U.K. court upholds ban against Islamic leader in Israel, Sheikh Ra’ad Salah
Salah appealed against June decision to ban him from U.K., but immigration tribunal rules he is likely to incite hatred and should not be allowed in Britain.
A U.K. immigration tribunal ruled Thursday in favor of upholding the ban against leader of the northern wing of the Islamic Movement in Israel Sheikh Ra’ad Saleh on charges of inciting hatred.
A report in the U.K.’s Daily Telegraph newspaper said that the tribunal overruled his appeal against Home Secretary Theresa May’s decision to ban his entry to the U.K. in June this year.
“In the balancing exercise necessary for any consideration of proportionality, great weight must be attached to the public interest of preventing disorder or crime,” the Daily Telegraph reported the tribunal as concluding.
“We are satisfied that the appellant has engaged in the unacceptable behavior of fostering hatred which might lead to intercommunity violence in the U.K. We are satisfied that the appellant’s words and actions tend to be inflammatory, divisive, insulting and likely to foment tension and radicalism. They deal with issues which are highly sensitive in the context of the Israeli/Palestinian dispute,” the court added according to the Telegraph report.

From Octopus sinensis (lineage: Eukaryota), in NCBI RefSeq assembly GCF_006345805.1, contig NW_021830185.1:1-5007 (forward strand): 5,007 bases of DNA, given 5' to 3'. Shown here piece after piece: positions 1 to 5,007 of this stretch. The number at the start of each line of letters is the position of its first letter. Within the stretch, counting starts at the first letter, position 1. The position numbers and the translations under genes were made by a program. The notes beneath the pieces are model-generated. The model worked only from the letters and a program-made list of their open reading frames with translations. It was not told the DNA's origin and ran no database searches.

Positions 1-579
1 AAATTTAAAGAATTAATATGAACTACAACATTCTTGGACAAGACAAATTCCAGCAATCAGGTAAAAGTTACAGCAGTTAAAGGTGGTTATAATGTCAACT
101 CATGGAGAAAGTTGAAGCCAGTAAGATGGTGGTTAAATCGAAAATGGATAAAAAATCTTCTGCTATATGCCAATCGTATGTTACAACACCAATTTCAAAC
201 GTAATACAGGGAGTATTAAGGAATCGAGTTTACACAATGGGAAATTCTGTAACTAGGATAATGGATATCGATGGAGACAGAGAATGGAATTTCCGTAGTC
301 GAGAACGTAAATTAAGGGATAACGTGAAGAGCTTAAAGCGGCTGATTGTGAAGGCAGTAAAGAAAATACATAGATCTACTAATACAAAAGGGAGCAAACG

Salah has five days from Thursday’s to appeal the decision, the newspaper said.
Salah was arrested June 29 in London after spending several days in the country lecturing before Britain's Arab and Muslim communities. He had been invited to Britain by a Palestinian research institute for a series of lectures.
Salah also was scheduled to meet with British parliamentarians.
British authorities said Salah was arrested after he violated a ban on his entry into Britain issued against him for incitement and endangering national security.
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